The findings, which advocate for increased future partnership between the EU, Morocco, and Tunisia in pursuing shared environmental goals, explain the bulk of created jobs would be in the labor sector: high-skilled workers to build and maintain wind farms, solar plants, and other energy facilities.
Due to rising concerns over the effect of climate change in Morocco, the kingdom is currently prioritizing work to offset its environmental impact and to shelter the country from desertification, droughts, and rising sea levels.
Per Morocco’s National Determined Contribution — a non-binding domestic policy to stick to the guidelines outlined in the Paris Agreement — the country plans to invest around $35 billion in vulnerable industries including water, agriculture, and forestry over the next decade.
However, many question whether Morocco can truly curb the negative impacts of climate change without mitigative policy goals to reduce carbon emissions.
John Holdren, Harvard professor and energy advisor to former US President Barack Obama, explains the difference between adaptive and mitigative efforts in the fight against climate change.
While adaptive efforts, like Morocco’s current strategy, shield from the impacts of climatic fluctuations and global warming, mitigative efforts prevent environmental harm before it happens. Common mitigative climate policies include capping carbon emissions and transitioning to green energy sources like solar, wind, and hydro.
“We basically have three choices: mitigation, adaptation, and suffering,” Holdren clarified. “The more mitigation we do, the less adaptation will be required and the less suffering there will be.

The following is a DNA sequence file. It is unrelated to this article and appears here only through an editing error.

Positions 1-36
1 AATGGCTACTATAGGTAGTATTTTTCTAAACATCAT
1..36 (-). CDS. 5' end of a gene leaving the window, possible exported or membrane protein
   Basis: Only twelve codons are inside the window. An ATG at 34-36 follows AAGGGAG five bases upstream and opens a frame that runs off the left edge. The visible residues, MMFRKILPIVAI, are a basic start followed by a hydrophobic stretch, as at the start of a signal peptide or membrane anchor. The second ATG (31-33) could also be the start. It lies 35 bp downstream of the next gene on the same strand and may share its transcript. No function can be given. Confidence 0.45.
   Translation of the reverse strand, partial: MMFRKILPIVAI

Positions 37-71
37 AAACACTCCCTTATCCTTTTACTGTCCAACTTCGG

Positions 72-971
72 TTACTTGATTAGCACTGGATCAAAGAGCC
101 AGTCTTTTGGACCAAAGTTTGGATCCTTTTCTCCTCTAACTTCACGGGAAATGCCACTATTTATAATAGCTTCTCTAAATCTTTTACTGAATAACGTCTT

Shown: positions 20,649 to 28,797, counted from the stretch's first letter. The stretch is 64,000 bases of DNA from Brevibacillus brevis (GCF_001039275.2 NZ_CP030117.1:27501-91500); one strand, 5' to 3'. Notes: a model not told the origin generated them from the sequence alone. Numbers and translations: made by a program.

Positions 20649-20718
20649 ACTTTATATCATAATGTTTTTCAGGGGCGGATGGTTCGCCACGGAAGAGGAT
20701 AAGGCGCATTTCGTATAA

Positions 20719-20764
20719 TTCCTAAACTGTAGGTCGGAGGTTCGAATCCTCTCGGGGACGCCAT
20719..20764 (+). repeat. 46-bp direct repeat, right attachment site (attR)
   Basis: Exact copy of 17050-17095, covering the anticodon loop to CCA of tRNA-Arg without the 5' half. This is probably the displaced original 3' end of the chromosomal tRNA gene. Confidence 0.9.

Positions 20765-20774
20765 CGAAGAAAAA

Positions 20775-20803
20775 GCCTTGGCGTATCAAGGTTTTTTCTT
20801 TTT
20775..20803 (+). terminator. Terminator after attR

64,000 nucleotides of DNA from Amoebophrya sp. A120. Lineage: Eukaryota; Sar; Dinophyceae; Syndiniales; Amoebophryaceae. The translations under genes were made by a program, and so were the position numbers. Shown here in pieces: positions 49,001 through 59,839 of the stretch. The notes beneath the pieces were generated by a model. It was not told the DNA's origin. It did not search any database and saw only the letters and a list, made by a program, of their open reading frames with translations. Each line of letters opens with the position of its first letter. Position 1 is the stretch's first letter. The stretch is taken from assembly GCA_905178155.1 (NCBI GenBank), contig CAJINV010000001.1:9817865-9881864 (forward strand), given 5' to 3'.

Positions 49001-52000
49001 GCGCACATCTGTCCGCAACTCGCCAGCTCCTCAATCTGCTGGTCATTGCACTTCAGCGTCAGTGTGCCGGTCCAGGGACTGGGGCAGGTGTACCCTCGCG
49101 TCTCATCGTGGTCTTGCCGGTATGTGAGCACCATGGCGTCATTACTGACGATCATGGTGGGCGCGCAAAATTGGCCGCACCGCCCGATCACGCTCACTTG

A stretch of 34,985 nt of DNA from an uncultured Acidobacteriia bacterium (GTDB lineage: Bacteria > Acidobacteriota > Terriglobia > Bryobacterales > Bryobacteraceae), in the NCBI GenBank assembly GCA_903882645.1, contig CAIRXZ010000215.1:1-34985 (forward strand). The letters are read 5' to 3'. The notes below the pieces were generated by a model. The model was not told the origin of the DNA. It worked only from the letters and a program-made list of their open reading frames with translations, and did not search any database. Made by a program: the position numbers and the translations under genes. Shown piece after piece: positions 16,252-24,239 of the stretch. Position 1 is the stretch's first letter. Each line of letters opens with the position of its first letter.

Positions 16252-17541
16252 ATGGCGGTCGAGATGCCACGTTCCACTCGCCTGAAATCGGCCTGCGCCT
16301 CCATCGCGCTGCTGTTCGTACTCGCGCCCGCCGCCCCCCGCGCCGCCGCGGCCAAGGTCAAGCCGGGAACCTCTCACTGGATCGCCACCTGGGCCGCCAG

In late 2019, the European Union adopted the “European Green Deal,” a comprehensive set of policy initiatives to achieve carbon neutrality by 2050 through targeted investment, innovation, and mutual aid. The final prong of the plan urges EU member states to “work with international partners to improve global environmental standards.”
The European Council on Foreign Relations recently identified Morocco and Tunisia as “green partners” of strategic importance for the EU, highlighting the countries’ “strong historical and cultural relationship with European countries, which is probably stronger than that between Europe and other North African states.”
Many Moroccan businesses are already making waves in the renewable energy business. The Siemens Gamesa factory in Tangier, inaugurated in April 2017, manufactures and sells wind turbine blades both in Morocco and overseas.
Since 2017, the factory has directly created 600 new jobs within Tangier and has indirectly contributed to an estimated 500 more.
Critics of aggressive environmental protection policies argue that carbon capping and fossil fuel restrictions stall economic growth, raise prices, and exacerbate unemployment — a figure already elevated due to the coronavirus pandemic.
However, environmentalists are hopeful that recent findings highlighting the economic benefits of renewable energy could shift the dialogue surrounding climate change in Morocco.
Fadoua Brour, founder and president of the Moroccan Youth Climate Movement, shines a light on the important role Moroccan young people have played in fighting for climate justice.
“We need a generation that is fully committed, that understands the climate challenges, and that is passionate about taking action,” she said.